Q: What is a data driven methodology to predict the stress profile?
A: “Petro.ai wants to be as data driven as possible,” Kyle LaMotta, VP of Analytics explains in a recent interview, “Our core philosophy is to honor the data to reduce the variability and increase the efficiency of strategic decisions.”
“And we’re always updating our data driven methodologies with workflows that further automate significant parts of the process,” Dr. Brendon Hall, VP of Geoscience at Petro.ai adds. "That’s what’s happening right now at Petro.ai with the incorporation of Dr. Mark Zoback, Professor of Geoscience at Stanford University, Viscoplastic Stress Relaxation (VSR) Theory. This is hot off the presses and having a big impact on the report analysis that we provide to our clients.
“Basically, VSR states that in the clay rich ductile rocks, such as shales, the maximum and minimum horizontal stresses can get closer together over time creating a more uniform state. The effect being that the minimum horizontal stress will increase to meet the maximum horizontal stress.
“Let me give you some background for this understanding. Over the past several years Dr. Zoback has been working on the theoretical background for a data-driven approach to the stress profile calculation. Zoback’s new answer takes the subsurface data that companies collect which is predominately in the form of well logs and some advanced logging called sonic logs, where sonic logs measure the speed of sound in the earth that pressure waves travel. All these logs are used in combination with actual stress measurements of the minimum horizontal stress, from DFIT tests or ISIPs extracted from frac van files.
“Zoback uses those points to calculate a machine learning model which is a data driven approach that uses those well logs as well as those calibration points to predict a minimum horizontal stress using equations derived under the name of Viscoplastic Stress Relaxation (VSR) Theory.
“Zoback has demonstrated this theory in the Midland basin using the HFTS1 data set.
Petro.ai has been applying this to some of our recent projects. With this concept, we built a highly accurate model for the Midland basin. This process has shown a high success rate for mapping these well logs to the stress measurements.
“The fundamental basis behind the VSR theory is that the rocks that we’re looking at in unconventionals like shale have a lot of clay in them. Shale also has a lot of organic material which is where the hydrocarbons come from. The clay and the organic material are different from quartz and calcium carbonate which are the fundamental constituents of classic rock or sandstone and carbonate rock. They are also very stiff components whereas the clay and organic pieces are not stiff.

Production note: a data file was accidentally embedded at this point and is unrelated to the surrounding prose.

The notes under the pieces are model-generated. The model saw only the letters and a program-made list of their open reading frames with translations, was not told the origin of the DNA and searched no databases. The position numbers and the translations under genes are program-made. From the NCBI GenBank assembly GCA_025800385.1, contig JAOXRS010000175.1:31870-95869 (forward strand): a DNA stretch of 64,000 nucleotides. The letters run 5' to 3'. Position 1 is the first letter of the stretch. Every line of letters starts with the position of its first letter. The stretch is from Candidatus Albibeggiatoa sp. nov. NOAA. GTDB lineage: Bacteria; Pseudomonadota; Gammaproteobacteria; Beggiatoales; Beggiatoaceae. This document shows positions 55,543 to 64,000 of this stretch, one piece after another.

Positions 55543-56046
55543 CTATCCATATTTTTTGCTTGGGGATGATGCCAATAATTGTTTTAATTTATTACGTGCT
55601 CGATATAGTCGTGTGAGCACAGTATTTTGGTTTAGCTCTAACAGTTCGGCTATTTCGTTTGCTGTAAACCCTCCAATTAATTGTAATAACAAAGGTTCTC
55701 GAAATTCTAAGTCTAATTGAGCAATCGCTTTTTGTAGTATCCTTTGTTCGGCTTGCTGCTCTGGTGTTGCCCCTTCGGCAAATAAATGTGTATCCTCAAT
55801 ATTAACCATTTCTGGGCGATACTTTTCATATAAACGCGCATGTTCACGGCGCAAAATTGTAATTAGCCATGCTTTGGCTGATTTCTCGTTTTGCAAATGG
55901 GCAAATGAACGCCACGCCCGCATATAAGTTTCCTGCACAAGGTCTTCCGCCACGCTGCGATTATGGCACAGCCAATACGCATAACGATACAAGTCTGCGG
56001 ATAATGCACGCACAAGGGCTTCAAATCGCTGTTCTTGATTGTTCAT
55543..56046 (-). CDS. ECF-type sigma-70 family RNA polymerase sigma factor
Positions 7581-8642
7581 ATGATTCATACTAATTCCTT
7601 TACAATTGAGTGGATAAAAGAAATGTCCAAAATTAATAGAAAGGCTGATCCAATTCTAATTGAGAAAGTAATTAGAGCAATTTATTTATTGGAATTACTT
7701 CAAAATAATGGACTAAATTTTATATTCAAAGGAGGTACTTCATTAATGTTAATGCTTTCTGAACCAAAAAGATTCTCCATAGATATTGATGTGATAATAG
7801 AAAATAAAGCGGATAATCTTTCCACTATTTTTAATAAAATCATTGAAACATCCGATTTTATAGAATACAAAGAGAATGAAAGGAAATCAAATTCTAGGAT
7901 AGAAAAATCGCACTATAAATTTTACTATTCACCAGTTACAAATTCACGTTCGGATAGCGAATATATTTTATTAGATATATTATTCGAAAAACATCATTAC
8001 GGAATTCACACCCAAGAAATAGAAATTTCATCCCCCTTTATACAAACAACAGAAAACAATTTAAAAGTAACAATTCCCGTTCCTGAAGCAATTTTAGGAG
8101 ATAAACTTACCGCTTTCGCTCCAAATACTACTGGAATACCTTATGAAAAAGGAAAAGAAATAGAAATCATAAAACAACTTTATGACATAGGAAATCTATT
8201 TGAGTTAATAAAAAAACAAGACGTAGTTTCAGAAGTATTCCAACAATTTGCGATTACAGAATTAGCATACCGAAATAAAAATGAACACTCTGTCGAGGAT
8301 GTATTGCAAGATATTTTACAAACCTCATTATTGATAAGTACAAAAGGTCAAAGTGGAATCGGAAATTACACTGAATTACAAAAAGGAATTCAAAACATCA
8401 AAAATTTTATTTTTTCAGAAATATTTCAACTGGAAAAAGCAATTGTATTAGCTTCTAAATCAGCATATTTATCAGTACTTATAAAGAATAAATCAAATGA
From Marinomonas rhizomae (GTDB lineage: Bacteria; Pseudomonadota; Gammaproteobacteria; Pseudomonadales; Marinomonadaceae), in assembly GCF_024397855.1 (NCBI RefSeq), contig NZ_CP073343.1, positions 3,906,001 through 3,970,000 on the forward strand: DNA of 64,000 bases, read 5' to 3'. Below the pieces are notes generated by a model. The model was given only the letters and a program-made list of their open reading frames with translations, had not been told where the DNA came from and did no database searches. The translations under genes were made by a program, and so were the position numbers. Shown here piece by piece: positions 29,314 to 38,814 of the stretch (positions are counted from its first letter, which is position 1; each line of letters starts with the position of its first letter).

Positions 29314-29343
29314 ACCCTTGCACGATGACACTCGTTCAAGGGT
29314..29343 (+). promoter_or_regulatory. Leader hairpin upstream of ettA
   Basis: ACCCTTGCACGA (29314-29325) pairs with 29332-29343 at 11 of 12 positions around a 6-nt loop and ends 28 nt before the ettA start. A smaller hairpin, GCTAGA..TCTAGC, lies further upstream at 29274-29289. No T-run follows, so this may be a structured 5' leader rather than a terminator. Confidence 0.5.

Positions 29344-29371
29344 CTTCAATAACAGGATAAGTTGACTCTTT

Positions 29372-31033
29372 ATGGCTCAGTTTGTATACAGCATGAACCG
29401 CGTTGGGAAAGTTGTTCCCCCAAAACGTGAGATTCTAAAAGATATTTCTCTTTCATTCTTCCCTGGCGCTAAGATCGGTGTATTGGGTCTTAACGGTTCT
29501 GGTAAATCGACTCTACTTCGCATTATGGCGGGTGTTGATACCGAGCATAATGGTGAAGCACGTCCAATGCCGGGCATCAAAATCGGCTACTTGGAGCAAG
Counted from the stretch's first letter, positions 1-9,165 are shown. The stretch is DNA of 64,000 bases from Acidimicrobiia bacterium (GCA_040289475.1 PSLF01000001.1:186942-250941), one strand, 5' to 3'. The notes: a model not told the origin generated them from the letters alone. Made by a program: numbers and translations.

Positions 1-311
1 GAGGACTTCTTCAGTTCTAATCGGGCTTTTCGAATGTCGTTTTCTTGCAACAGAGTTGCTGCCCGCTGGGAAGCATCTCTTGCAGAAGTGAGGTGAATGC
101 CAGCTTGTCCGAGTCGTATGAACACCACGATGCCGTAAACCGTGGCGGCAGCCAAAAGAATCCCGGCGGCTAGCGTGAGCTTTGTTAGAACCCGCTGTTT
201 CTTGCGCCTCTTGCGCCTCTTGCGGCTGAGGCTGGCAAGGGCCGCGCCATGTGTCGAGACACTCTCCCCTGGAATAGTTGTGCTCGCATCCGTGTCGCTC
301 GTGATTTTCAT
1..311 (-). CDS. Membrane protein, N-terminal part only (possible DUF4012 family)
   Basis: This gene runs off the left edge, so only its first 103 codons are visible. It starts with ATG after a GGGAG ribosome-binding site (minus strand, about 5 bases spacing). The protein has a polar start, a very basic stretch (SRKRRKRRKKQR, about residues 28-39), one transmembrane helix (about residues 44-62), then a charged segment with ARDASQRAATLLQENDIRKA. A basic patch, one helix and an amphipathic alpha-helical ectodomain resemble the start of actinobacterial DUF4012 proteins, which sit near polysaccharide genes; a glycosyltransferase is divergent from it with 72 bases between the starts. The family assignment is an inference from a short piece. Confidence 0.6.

“This means that the Young’s modulus can be lower. It used to be felt that the higher stress regions would just correspond to a higher Young’s modulus and rocks would be more brittle. On the other hand, over geologic time, rocks buried under the earth are always in a state of extreme stress. They’re being compressed by the weight of the rock above them. Tectonic forces are squeezing them together.
“So, the ductile rocks, the shales and rocks with high clay can relax over time. Stresses in those rocks can get closer together. Often, we talk about a maximum horizontal stress and a minimum horizontal stress.These, in these clay rich rocks, these ductile rocks, the maximum and minimum horizontal stresses can get closer together over time creating that more uniform state which is what the VSR Theory predicts. The effect that has on the minimum horizontal stress is that will increase to meet that maximum horizontal stress.
“When the minimum horizontal stress goes up that’s the control on the frac barrier. That’s why these ductile rocks could have a higher stress than can be predicted with other theories. It’s important to capture this effect and the VSR Theory is designed to do that.
“This new workflow is fully data driven in that it uses stress measurements, point measurements of stress in the earth as DFITs or ISIPs along with well logs to completely predict a stress profile. There’s a minimum of interpretation required if you have plenty of data to make that stress profile.”
“Exactly,” LaMotta finishes, “If we’re not relying on someone to interpret the results of some measurement then we can streamline the process. We calculate the stress profile using the VSR method and automatically run the drainage calculation from that instead of spending a week interpreting something and getting feedback. For us internally, this moves the Petro.ai reports quickly and efficiently forward making that an automated step which is highly accurate.”